Answer to Question #11871 Submitted to "Ask the Experts"

Category: Pregnancy and Radiation — Conception after exposures

The following question was answered by an expert in the appropriate field:


My husband and I were intimate the day before I went in to have radioactive iodine treatment to kill off my thyroid. I did not know this, but he removed his protection while we were together. Is there any way I could still get pregnant from this time or did the dosage kill off any potential sperm that would be left? I do not know the medical lingo but I know the dosage they gave me started with the number 20.


It is difficult to say whether the sperm would be killed or not. Based on your suggestion that the dose was 20 something (I believe it would be 20 millicuries [mCi] or 740 megabecquerels [MBq] of iodine-131 [131I]), the dose to the ovaries would not be enough to cause issues, but sperm tend to be a bit more sensitive to radiation than eggs in the ovaries. So I cannot say with firm conviction whether or not the sperm would have survived.

On a different note, if you did become pregnant, the good news is (besides being pregnant) that there would be no harm caused by the radiation from the iodine treatment. There is a period early in pregnancy where, if you become pregnant after radiation exposure, there is no harm to the baby.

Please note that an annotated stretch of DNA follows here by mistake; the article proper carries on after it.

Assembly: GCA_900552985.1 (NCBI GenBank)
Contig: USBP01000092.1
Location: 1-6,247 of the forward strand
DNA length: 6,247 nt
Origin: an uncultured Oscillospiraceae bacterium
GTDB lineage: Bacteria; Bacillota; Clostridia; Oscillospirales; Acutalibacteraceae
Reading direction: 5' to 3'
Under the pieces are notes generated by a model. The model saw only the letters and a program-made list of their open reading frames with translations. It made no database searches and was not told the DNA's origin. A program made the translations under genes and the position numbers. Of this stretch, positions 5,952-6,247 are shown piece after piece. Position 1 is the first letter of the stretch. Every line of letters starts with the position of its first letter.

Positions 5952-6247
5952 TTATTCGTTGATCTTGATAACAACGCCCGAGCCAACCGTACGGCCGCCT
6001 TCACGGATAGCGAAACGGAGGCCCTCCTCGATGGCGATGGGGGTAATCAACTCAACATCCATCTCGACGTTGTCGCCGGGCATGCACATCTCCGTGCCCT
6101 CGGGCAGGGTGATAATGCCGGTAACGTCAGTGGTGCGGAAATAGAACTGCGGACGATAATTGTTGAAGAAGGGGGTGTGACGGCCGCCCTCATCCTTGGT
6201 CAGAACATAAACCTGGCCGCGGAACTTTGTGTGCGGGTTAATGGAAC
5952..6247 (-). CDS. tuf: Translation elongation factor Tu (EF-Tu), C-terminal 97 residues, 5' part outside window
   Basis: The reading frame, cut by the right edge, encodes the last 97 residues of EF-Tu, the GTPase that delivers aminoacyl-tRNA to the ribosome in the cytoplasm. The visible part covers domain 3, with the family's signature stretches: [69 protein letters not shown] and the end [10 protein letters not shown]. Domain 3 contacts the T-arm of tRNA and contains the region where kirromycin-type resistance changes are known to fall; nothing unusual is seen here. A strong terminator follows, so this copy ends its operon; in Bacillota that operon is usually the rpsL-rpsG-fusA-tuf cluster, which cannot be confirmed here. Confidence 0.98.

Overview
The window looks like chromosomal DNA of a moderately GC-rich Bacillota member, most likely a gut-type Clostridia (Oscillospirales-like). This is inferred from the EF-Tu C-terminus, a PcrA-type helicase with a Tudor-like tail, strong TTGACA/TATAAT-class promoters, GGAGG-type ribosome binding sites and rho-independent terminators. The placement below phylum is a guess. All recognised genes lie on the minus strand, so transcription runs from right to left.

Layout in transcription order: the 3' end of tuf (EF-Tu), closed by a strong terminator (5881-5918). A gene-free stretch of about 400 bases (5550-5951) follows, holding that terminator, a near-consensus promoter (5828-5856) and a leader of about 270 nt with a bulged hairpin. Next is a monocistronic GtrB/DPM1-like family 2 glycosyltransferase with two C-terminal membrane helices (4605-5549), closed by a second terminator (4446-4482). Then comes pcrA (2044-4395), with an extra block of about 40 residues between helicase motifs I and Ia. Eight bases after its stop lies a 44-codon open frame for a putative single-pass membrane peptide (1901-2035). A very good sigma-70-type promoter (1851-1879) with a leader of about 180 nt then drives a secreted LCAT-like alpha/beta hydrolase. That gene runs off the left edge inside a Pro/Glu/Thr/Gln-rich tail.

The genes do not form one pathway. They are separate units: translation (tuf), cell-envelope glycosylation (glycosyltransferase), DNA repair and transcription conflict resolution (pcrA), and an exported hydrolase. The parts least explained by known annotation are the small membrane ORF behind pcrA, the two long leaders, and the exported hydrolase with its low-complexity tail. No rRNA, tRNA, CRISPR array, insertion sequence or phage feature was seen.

I'm sorry I can't give you a firm yes or no answer to your question, but if you are pregnant, congratulations and know that the radiation will not cause any harm.

Kelly Classic
Certified Medical Health Physicist

US Nuclear Regulatory Commission. Radiation dose estimates for radiopharmaceuticals. Washington, DC: Nuclear Regulatory Commission; NUREG/CR-6345; 1996.

Ask the Experts is posting answers using only SI (the International System of Units) in accordance with international practice. To convert these to traditional units we have prepared a conversion table. You can also view a diagram to help put the radiation information presented in this question and answer in perspective. Explanations of radiation terms can be found here.
Answer posted on 1 February 2017. The information posted on this web page is intended as general reference information only. Specific facts and circumstances may affect the applicability of concepts, materials, and information described herein. The information provided is not a substitute for professional advice and should not be relied upon in the absence of such professional advice. To the best of our knowledge, answers are correct at the time they are posted. Be advised that over time, requirements could change, new data could be made available, and Internet links could change, affecting the correctness of the answers. Answers are the professional opinions of the expert responding to each question; they do not necessarily represent the position of the Health Physics Society.